Market Overview

Model 3 Vs. Chevy Bolt: A Line-By-Line Comparison

Model 3 Vs. Chevy Bolt: A Line-By-Line Comparison

Tesla Inc (NASDAQ: TSLA) enthusiasts have finally gotten the affordability, driving range and autonomous technology they wanted in a car with the Model 3. Unfortunately, it appears they will not be able to have their cake and eat it too when it comes to price.

On Friday, Tesla held a Model 3 launch event to turn over the Model 3 keys to the first batch of buyers. But for Tesla investors, the most important part of the event was critical details on pricing and vehicle specifications.

Rival General Motors Company (NYSE: GM) launched the Chevy Bolt back in December of last year, and the car has been warmly received by critics. The Bolt was named Motor Trend’s Car of the Year and won Car of the Year at the Detroit Auto Show as well.

Here’s a look at how the Model 3 and the Chevy Bolt compare on several key issues, according to Consumer Reports.


The base model Model 3 beats out the Chevy Bolt on price, including destination fee. The base model Bolt costs $37,495, while the base model Model 3 costs just $36,200. Of course, if Model 3 drivers want the high-powered battery, Premium Upgrades Package and Enhanced Autopilot autonomous capabilities, the Model 3 price jumps to $57,700.

    Winner: Model 3

Driving Range

One of the biggest concerns about an affordable electric vehicle is its driving range. The EPA estimates that the Chevy Bolt can get 238 miles per single charge. Tesla claims the base model Model 3 can get 220 miles on a single charge, a range that has yet to be verified by the EPA. Model 3 buyers who are unsatisfied with the 220-mile range can upgrade to a long-range 301-mile battery, but that upgrade doesn’t come cheap. Consumer reports estimates a total cost of $45,200 for the Model 3 with the long-range battery upgrade, making it roughly $8,000 more expensive than the Bolt.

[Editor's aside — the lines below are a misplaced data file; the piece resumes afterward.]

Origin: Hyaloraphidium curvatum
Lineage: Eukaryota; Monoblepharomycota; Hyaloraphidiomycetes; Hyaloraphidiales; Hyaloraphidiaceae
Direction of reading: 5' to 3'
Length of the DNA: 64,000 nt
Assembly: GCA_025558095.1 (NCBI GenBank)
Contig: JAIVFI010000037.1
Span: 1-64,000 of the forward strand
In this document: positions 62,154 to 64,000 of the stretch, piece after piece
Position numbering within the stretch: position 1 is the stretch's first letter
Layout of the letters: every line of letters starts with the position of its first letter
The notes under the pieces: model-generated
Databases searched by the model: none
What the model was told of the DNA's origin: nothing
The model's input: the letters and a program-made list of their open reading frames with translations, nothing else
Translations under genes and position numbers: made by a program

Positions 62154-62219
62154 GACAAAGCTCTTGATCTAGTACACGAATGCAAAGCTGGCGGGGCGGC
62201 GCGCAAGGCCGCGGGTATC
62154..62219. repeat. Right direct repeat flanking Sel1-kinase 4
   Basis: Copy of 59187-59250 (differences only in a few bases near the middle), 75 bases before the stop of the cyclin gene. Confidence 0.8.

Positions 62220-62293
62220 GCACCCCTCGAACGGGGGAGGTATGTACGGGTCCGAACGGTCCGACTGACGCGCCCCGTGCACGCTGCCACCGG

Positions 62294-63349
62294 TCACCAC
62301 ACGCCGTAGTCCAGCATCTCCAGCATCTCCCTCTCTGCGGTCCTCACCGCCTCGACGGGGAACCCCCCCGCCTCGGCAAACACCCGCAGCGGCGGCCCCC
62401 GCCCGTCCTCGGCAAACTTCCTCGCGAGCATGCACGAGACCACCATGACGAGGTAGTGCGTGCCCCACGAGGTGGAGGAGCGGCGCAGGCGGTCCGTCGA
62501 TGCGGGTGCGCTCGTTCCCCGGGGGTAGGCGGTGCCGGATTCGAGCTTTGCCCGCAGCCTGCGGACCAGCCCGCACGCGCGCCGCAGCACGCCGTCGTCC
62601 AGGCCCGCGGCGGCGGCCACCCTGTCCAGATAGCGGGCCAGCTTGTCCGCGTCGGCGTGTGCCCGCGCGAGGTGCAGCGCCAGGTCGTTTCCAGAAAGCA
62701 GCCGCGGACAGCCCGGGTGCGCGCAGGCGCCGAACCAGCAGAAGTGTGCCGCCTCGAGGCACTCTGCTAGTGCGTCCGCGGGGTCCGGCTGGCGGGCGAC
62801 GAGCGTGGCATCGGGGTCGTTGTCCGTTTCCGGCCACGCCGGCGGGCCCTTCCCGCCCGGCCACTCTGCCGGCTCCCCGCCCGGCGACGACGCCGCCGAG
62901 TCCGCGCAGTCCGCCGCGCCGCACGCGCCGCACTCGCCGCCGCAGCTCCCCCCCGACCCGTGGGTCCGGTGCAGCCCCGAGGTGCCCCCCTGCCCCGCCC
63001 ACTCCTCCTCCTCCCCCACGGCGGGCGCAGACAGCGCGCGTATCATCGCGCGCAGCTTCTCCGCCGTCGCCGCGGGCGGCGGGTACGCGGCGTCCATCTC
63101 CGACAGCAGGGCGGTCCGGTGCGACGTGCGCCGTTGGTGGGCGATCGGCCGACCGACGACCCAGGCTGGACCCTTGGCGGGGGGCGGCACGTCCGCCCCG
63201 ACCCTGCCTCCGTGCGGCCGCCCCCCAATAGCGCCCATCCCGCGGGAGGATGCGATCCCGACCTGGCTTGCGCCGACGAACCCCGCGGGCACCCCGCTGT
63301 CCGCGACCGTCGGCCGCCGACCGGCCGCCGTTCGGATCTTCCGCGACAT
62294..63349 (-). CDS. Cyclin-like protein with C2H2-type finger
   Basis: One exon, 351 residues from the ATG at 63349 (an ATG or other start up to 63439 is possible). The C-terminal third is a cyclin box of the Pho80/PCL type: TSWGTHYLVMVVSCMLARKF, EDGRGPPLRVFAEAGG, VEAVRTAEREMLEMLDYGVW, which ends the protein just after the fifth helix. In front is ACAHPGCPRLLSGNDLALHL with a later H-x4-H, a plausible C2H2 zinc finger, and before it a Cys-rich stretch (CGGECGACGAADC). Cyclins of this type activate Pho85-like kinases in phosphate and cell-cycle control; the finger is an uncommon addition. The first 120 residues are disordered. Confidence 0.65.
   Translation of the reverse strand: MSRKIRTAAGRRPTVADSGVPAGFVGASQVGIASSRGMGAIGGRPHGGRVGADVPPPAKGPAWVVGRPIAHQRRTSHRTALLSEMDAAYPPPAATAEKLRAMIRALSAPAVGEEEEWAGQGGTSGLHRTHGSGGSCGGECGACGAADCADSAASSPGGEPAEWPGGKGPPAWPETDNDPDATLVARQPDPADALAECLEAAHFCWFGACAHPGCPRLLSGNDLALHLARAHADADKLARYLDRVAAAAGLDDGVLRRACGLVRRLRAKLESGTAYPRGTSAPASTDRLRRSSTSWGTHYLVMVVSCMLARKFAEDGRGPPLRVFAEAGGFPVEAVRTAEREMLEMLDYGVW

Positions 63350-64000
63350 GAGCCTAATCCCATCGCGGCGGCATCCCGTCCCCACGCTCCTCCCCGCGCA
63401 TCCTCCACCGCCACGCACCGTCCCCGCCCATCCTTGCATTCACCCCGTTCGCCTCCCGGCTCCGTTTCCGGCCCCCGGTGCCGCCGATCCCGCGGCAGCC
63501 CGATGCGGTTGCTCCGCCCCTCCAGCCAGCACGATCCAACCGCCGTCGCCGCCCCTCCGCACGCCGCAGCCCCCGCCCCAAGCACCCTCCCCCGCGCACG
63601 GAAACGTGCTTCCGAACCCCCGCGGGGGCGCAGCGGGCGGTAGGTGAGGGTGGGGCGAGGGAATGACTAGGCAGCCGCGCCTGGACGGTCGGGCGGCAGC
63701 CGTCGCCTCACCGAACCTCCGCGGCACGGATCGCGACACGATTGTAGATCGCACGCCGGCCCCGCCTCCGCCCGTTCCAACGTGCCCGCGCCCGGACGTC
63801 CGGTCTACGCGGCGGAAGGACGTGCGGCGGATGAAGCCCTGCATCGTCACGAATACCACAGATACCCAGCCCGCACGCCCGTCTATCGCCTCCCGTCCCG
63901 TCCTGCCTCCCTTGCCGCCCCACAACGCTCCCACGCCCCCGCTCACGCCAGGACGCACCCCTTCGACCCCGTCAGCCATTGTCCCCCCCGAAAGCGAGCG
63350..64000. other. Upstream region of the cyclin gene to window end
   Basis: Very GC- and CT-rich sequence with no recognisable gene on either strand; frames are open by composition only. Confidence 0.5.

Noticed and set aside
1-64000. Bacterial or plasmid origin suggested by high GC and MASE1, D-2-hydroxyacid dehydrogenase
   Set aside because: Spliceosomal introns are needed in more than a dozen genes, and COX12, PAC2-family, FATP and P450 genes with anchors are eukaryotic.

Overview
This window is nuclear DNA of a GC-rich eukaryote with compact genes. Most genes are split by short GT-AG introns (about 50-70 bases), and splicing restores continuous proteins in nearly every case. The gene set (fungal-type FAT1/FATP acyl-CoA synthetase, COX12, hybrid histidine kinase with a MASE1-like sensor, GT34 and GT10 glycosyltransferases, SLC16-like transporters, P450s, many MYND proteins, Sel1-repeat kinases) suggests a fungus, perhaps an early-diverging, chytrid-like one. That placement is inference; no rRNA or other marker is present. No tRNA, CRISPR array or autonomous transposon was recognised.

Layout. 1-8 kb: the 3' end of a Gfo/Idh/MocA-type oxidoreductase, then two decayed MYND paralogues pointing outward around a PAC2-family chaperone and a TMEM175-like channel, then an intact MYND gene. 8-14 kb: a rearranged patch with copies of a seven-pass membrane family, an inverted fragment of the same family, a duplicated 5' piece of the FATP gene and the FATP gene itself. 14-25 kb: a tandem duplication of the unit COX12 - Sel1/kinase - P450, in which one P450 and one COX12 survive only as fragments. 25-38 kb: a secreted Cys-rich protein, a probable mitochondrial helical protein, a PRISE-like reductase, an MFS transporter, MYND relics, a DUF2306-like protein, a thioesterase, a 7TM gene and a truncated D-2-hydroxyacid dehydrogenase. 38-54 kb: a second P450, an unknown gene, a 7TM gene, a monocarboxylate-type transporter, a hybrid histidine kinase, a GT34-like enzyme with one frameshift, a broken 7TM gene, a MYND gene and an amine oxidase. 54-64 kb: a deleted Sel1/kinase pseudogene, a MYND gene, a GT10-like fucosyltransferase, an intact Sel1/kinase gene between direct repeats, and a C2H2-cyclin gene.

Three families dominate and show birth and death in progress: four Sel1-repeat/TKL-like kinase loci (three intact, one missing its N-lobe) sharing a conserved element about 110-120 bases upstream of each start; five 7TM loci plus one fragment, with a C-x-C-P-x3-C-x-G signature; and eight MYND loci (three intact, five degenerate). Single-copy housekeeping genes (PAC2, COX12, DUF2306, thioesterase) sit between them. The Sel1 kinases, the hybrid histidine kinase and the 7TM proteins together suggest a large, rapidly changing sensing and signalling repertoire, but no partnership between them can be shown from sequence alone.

Winner: Chevy Bolt


This category, at least, is an easy one. Buyers looking for a Chevy Bolt can go out and purchase a car today and drive it home. Tesla said new buyers who want a Model 3 will have to waitup to 18 months to get their cars.

    Winner: Chevy Bolt


According to Consumer Reports, the Chevy Bolt can go from 0 to 60 mph in 6.5 seconds. Tesla reports the Model 3 can do it in 5.6 seconds with the standard battery.

    Winner: Model 3


The Chevy Bolt’s top speed is reportedly 93 mph, while Tesla says the standard battery Model 3 can achieve speeds of up to 130 mph.

    Winner: Model 3

Charge Time

GM says the Bolt can achieve 4 miles of charge range per hour when plugged into a home outlet. Tesla estimates the Model 3 can achieve 3 miles of charge range per hour on a home outlet. That means it would take the Chevy Bolt roughly 59.5 hours to fully charge its battery to its 238-mile range. The model 3 would take roughly 73.3 hours to fully charge on a home outlet.

    Winner: Chevy Bolt

Autonomous Driving

The biggest differentiator between the technology of the two vehicles is their autonomous driving capabilities. Tesla says the Model 3 is equipped with tech that will eventually allow it to match speeds to traffic conditions, stay within a driving lane, change lanes when necessary, exit a freeway and park itself. Down the line, the Model 3 will be able to navigate trips from start to finish without any human control whatsoever, Tesla said.

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Once again, these features are not included in the base Model 3 price. The full self-driving features will cost buyers an extra $8,000.

Earlier this year, GM said it has already mass-produced 130 self-driving Chevy Bolts, but they are still in the testing phase.

    Winner: Model 3

And The Winner Is ...

Unfortunately for Tesla and GM investors, it’s simply too early to declare an overall winner between the two vehicles. While the base Model 3 is slightly less expensive than the Bolt, it is also a bare-bones model lacking many of the key features that differentiate Tesla from its peers. At the base price, the Bolt seems to have a slightly longer driving range, but the Model 3 has more power. Bolt buyers can get their cars immediately, while Model 3 buyers will have to wait up to 18 months to receive theirs. With GM already testing their next-generation driverless Bolt fleet, a lot can change in the auto industry in 18 months.

The fully-upgraded Model 3 tops the Chevy Bolt across the board in terms of power, driving range and technology. However, at a price of $57,700, it’s roughly $20,000 more expensive than the Chevy Bolt and closer to the price of the luxury Model S, which starts at $69,200.

At Time Of Publication

  • Tesla shares were down 3.64 percent at $322.86.
  • General Motors were up 0.59 percent at $35.98.

Image Credit:By Steve Jurvetson -, CC BY 2.0, via Wikimedia Commons

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